You can download a WUFI^{®} 2D project file (65 KB) for the benchmark calculation. Use the “Import…” function of WUFI^{®} 2D to read this compressed archive file.

### Test case 2

Case 2 considers the heat flow through a building component which contains materials with widely differing thermal conductivities.

Dimensions (mm): | ||||||

AB= 500 | CD = 15 | EM = 40 | IM = 1.5 | |||

AC = 6 | CF = 5 | GJ = 1.5 | FG-KJ = 1.5 |

Thermal conductivities (W/mK): | ||||||

1 (concrete): 1.15 | 2 (wood): 0.12 | 3 (insulation): 0.029 | 4 (aluminum): 230 |

Boundary conditions: | |||

AB: 0° C with R_{se} = 0.06 m²K/W | HI: 20° C with R_{si} = 0.11 m²K/W |

The prescribed building component can easily be assembled from rectangles, using WUFI’s graphical component editor. The automatically generated grid with the fineness setting “coarse” is sufficient for this computation.

The thermal conductivities for the four involved materials are specified by the standard and have been entered in WUFI^{®} accordingly. Since WUFI^{®} needs a full set of thermal porperties for each material (including heat capacity etc.) the missing data have been taken from similar materials in WUFI’s material database. The steady-state result only depends on the prescribed thermal conductivities, not on the added properties.

The ambient air temperatures and the heat transfer coefficients for the top and bottom surfaces are entered in WUFI^{®} 2D as specified by the standard. The left and right surfaces are treated as adiabatic by setting the respective heat transfer coefficients to zero.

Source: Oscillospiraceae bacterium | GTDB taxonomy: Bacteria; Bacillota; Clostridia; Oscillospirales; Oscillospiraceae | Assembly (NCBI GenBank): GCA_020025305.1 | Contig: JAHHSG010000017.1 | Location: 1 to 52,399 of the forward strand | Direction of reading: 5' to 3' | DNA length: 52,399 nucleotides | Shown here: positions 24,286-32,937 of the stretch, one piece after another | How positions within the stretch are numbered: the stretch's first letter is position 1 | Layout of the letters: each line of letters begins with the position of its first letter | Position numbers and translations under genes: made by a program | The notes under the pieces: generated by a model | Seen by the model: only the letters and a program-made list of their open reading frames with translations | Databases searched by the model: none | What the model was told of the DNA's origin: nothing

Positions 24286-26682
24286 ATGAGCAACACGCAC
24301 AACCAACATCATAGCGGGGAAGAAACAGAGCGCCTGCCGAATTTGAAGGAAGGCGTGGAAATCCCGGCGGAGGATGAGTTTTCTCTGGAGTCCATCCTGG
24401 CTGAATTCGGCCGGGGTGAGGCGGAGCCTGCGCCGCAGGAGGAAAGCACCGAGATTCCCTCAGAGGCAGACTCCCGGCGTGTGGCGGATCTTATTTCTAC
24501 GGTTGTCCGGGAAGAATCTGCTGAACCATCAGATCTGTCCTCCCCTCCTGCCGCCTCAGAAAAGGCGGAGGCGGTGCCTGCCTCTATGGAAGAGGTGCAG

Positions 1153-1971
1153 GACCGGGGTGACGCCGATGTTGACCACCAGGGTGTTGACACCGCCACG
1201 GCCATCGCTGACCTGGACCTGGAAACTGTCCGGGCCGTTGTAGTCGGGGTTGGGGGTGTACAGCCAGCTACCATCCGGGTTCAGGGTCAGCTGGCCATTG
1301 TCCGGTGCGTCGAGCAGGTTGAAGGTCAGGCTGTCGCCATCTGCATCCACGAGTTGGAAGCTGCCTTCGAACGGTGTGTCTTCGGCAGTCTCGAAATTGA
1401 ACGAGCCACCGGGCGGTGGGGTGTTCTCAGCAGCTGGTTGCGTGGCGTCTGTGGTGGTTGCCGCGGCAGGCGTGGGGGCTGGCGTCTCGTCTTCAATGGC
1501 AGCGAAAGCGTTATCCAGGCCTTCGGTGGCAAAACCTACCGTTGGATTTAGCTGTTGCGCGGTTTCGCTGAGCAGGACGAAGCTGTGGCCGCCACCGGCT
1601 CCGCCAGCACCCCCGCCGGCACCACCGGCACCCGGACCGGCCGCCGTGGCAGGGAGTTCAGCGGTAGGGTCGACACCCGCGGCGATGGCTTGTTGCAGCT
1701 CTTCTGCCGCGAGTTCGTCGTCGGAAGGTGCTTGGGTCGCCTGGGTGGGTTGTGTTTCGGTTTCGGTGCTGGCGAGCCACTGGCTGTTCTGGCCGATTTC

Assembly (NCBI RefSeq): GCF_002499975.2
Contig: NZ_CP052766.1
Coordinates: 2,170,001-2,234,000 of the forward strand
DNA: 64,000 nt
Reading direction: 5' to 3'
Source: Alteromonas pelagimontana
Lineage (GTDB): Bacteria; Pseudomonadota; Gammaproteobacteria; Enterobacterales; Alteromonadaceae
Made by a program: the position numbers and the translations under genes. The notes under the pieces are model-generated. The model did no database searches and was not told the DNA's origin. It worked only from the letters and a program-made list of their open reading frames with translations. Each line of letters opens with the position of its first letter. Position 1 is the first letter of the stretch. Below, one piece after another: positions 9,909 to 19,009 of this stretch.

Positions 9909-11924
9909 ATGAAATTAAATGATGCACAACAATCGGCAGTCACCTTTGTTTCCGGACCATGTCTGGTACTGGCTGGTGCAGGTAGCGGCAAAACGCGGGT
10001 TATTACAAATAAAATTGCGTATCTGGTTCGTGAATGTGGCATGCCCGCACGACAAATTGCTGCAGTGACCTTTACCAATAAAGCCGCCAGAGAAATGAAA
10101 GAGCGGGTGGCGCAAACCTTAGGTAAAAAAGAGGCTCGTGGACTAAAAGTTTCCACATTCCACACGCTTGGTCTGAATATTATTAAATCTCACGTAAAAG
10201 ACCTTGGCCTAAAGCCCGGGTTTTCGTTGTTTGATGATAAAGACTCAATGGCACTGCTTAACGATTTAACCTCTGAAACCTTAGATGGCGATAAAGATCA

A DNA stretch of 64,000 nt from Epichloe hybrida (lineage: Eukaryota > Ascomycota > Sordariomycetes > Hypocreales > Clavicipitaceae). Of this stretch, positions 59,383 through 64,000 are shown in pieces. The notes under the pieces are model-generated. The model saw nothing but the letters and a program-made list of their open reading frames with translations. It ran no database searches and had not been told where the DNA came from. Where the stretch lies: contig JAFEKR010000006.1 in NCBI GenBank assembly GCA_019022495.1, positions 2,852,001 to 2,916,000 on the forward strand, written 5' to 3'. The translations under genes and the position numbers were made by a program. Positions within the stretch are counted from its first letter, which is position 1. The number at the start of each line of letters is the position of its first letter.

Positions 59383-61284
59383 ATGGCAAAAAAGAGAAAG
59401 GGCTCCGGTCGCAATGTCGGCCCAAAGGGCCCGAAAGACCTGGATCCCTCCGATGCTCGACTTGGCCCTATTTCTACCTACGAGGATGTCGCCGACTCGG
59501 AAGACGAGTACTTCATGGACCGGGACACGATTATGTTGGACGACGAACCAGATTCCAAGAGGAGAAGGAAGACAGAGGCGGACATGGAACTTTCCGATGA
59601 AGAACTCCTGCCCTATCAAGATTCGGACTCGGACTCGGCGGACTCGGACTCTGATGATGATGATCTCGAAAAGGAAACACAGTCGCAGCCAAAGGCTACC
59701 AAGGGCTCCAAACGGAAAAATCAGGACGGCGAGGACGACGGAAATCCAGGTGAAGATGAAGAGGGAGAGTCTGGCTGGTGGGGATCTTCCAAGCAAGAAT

In this case, too, the steady-state solution must be approximated by a transient calculation with constant boundary conditions. 30 steps of one hour each were found sufficient.

The resulting temperatures at the specified locations can again be extracted with the graphical postprocessor. However, the standard asks for temperatures on material boundaries whereas WUFI^{®} computes the temperatures for the *centers* of the grid elements and any material boundaries must always coincide with boundaries *between* grid elements. So in this case it is not possible to center grid elements on the requested locations (such grid elements would contain two or more different materials which is not allowed).

Close to the four corners (points A, B, H and I), the temperature variation is so small that the center of the outermost grid element instead of the true geometric corner can be taken as sufficiently representative.

Where the requested location lies between two materials (points C, E and F), the temperature at this location must be computed from the temperatures at the centers of the two grid elements straddling the location. The temperature ϑ_{m} for a location m between locations 1 and 2 can be computed by ϑ_{m} = ((λ_{1}/s_{1}) ϑ_{1} + (λ_{2}/s_{2}) ϑ_{2}) / ((λ_{1}/s_{1})+(λ_{2}/s_{2})), where ϑ_{i} is the temperature at location i, λ_{i} is the thermal conductivity between locations i and m, and s_{i} is the distance between locations i and m. Since the grid elements straddling a material boundary all have the same size, the s_{i} cancel and the expression reduces to ϑ_{m} = (λ_{1} ϑ_{1} + λ_{2} ϑ_{2}) / (λ_{1}+λ_{2}).

For locations where three materials meet (points D and G), the temperature has been computed from the temperatures in the four adjacent grid elements by the following generalisation of the above formula: ϑ_{m} = (λ_{1} ϑ_{1} + λ_{2} ϑ_{2} + λ_{3} ϑ_{3} + λ_{4} ϑ_{4}) / (λ_{1} + λ_{2} + λ_{3} + λ_{4}).

The comparison with the reference temperatures shows that WUFI’s temperatures deviate by 0.1° C or less and are thus within the allowed deviation of 0.1° C. The heat flow through the component is 9.5 W/m and thus within the required (9.5 ± 0.1) W/m.

You can download a WUFI 2D project file (30 KB) for the benchmark calculation. Use the “Import…” function of WUFI^{®} 2D to read this compressed archive file.

Last Update: July 2, 2020 at 7:53